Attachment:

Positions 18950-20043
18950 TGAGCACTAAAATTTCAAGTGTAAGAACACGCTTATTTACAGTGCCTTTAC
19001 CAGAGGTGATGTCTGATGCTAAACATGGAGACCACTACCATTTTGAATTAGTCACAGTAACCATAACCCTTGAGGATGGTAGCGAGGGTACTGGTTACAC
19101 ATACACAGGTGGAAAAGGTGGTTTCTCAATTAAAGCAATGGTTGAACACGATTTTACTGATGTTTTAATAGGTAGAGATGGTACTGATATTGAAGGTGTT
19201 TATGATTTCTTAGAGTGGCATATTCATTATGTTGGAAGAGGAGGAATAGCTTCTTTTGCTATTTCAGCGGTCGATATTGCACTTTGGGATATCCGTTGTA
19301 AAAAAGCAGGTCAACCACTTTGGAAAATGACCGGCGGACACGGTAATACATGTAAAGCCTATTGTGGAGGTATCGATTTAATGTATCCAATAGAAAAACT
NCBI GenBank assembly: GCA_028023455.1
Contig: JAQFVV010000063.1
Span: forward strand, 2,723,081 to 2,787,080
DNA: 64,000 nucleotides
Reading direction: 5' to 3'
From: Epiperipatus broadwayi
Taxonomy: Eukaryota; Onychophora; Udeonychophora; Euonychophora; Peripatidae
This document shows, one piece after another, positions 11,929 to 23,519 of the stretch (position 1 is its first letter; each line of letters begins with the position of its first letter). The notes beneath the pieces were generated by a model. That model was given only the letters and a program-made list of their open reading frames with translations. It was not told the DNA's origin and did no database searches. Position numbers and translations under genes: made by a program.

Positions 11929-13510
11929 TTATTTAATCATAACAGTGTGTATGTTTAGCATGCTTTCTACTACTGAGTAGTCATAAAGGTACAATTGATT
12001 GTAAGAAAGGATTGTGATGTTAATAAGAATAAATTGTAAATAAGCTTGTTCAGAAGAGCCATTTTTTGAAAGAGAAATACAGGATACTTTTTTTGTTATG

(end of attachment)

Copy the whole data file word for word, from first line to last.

Positions 18950-20043
18950 TGAGCACTAAAATTTCAAGTGTAAGAACACGCTTATTTACAGTGCCTTTAC
19001 CAGAGGTGATGTCTGATGCTAAACATGGAGACCACTACCATTTTGAATTAGTCACAGTAACCATAACCCTTGAGGATGGTAGCGAGGGTACTGGTTACAC
19101 ATACACAGGTGGAAAAGGTGGTTTCTCAATTAAAGCAATGGTTGAACACGATTTTACTGATGTTTTAATAGGTAGAGATGGTACTGATATTGAAGGTGTT
19201 TATGATTTCTTAGAGTGGCATATTCATTATGTTGGAAGAGGAGGAATAGCTTCTTTTGCTATTTCAGCGGTCGATATTGCACTTTGGGATATCCGTTGTA
19301 AAAAAGCAGGTCAACCACTTTGGAAAATGACCGGCGGACACGGTAATACATGTAAAGCCTATTGTGGAGGTATCGATTTAATGTATCCAATAGAAAAACT
NCBI GenBank assembly: GCA_028023455.1
Contig: JAQFVV010000063.1
Span: forward strand, 2,723,081 to 2,787,080
DNA: 64,000 nucleotides
Reading direction: 5' to 3'
From: Epiperipatus broadwayi
Taxonomy: Eukaryota; Onychophora; Udeonychophora; Euonychophora; Peripatidae
This document shows, one piece after another, positions 11,929 to 23,519 of the stretch (position 1 is its first letter; each line of letters begins with the position of its first letter). The notes beneath the pieces were generated by a model. That model was given only the letters and a program-made list of their open reading frames with translations. It was not told the DNA's origin and did no database searches. Position numbers and translations under genes: made by a program.

Positions 11929-13510
11929 TTATTTAATCATAACAGTGTGTATGTTTAGCATGCTTTCTACTACTGAGTAGTCATAAAGGTACAATTGATT
12001 GTAAGAAAGGATTGTGATGTTAATAAGAATAAATTGTAAATAAGCTTGTTCAGAAGAGCCATTTTTTGAAAGAGAAATACAGGATACTTTTTTTGTTATG